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What pish you can talk, Codders. We discussed this at length a while ago. And, it's an auto so blipping the throttle isn't necessary.


Ahh that makes engine braking more difficult but did you change down the box manually or just rely on the brakes?

Pish??? Saved me on many an occasion when towing heavy loads or driving on slippery surfaces!!!
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Old 22 June 2007, 07:05   #7
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Ahh that makes engine braking more difficult but did you change down the box manually or just rely on the brakes?

Pish??? Saved me on many an occasion when towing heavy loads or driving on slippery surfaces!!!
Yer, right. So you find yourself going down a brae towards a busy main road with 5½tons of rig, you apply the brakes normally to find the trailer brakes inoperative. Are you suggesting you'd stick your Disco into 2nd gear and expect that wee diesel engine to stop you?

Codders, I do sometimes agree with your sentiments but you loose grip on reality occasionally.
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Old 22 June 2007, 07:07   #8
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I've done it again...forgot to take Jono's advice.


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Old 22 June 2007, 07:07   #9
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.."Brakes to slow, gears to go"....
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Old 22 June 2007, 07:13   #10
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.."Brakes to slow, gears to go"....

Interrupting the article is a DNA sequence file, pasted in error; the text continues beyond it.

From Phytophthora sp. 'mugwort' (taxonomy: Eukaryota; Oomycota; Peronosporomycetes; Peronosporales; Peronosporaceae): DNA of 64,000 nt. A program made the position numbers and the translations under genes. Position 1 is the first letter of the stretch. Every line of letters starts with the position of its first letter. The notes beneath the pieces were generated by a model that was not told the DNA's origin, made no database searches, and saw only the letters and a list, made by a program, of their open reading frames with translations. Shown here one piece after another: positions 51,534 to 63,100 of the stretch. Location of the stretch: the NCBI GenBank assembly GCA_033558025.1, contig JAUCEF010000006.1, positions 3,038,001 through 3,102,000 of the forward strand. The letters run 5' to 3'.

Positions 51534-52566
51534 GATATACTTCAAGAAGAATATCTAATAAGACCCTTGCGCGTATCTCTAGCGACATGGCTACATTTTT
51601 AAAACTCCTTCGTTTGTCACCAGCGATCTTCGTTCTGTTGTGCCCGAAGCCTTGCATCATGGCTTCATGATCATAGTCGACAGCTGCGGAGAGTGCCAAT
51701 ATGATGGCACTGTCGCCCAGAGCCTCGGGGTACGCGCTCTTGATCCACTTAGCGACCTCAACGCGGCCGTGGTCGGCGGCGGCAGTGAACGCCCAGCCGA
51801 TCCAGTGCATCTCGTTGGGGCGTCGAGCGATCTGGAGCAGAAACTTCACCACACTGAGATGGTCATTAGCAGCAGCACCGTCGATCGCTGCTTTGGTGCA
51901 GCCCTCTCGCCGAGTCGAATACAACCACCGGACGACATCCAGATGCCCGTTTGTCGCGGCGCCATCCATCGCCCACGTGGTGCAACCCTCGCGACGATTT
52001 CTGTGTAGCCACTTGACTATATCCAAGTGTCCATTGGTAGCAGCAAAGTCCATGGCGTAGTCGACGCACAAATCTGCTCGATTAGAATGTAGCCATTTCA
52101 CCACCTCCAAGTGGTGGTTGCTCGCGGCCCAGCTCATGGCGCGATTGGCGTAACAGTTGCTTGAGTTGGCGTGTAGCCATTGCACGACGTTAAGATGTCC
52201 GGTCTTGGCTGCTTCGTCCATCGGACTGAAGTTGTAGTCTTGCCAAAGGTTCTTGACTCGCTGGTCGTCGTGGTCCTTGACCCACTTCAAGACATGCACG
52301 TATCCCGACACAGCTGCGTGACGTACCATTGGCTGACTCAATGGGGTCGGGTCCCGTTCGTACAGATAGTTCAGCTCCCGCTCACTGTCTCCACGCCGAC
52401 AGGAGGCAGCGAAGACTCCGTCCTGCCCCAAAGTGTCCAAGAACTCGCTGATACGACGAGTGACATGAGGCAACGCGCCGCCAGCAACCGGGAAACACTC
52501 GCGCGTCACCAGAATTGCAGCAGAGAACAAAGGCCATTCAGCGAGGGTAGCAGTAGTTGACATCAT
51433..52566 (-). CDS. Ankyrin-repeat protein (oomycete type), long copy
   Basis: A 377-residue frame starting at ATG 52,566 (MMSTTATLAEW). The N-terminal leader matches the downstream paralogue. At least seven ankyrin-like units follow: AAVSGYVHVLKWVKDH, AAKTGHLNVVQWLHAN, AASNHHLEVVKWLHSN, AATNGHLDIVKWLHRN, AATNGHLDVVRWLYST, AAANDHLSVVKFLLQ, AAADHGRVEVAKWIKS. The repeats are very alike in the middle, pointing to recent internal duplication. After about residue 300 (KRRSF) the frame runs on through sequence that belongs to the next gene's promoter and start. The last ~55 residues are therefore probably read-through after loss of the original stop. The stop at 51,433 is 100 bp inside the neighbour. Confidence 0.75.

Tell that to someone coming down the Alps with a 44 ton load......

http://en.wikipedia.org/wiki/Compression_brakes

The advantage of using the engine to dissipate energy is this immediate ejection of energy. Hot gases are ejected from the vehicle very quickly and the gases also transfer much of their heat directly to engine parts. In addition, friction produced within the engine system also adds heat to the engine parts.

This engine heat is taken away by the engine's integrated cooling system: usually a liquid circulation system and a radiator. Disc or drum brakes have no such energy dissipation mechanisms. They must rely on air flow to remove heat and they use their mass to retain heat without producing temperatures that would deform and damage the brakes.

Placing a vehicle in a low gear causes the engine to have more leverage (mechanical advantage) on the road and the road to have less leverage on the engine. This is what allows cars to slow down using their relatively flimsy engine parts. The engine maintains a high rotational speed to dissipate a lot of power without forcing too much strain on the engine.